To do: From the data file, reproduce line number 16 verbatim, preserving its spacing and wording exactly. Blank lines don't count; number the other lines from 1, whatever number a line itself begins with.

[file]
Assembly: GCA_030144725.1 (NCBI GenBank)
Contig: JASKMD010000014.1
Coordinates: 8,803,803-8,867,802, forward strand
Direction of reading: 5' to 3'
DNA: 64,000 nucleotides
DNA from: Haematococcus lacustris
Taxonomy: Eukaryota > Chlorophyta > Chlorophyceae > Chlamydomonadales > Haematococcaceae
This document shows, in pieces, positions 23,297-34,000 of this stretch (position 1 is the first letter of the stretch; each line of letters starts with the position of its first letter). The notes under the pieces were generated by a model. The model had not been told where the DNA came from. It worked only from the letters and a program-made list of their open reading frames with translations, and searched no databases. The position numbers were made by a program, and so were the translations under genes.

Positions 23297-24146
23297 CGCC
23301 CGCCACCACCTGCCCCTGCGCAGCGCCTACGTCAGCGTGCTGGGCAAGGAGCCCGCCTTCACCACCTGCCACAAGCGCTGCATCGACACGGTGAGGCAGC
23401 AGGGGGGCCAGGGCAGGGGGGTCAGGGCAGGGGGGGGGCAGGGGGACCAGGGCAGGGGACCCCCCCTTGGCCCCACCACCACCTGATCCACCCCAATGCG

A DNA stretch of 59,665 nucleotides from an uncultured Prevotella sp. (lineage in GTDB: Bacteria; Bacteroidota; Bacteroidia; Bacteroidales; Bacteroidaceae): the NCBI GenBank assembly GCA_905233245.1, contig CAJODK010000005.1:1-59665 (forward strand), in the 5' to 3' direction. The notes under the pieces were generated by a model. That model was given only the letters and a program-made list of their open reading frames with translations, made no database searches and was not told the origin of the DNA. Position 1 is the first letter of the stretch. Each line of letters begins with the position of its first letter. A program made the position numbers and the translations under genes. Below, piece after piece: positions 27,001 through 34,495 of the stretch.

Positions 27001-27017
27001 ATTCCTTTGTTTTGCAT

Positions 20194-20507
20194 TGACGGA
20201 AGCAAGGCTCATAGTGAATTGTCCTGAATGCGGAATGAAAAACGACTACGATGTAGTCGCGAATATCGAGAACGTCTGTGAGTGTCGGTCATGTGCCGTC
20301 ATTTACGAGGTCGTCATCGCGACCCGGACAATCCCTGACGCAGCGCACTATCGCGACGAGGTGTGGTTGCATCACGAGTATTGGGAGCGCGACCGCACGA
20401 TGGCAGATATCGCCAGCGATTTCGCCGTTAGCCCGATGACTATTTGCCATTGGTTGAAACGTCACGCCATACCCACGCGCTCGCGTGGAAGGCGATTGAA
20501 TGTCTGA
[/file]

Positions 20194-20507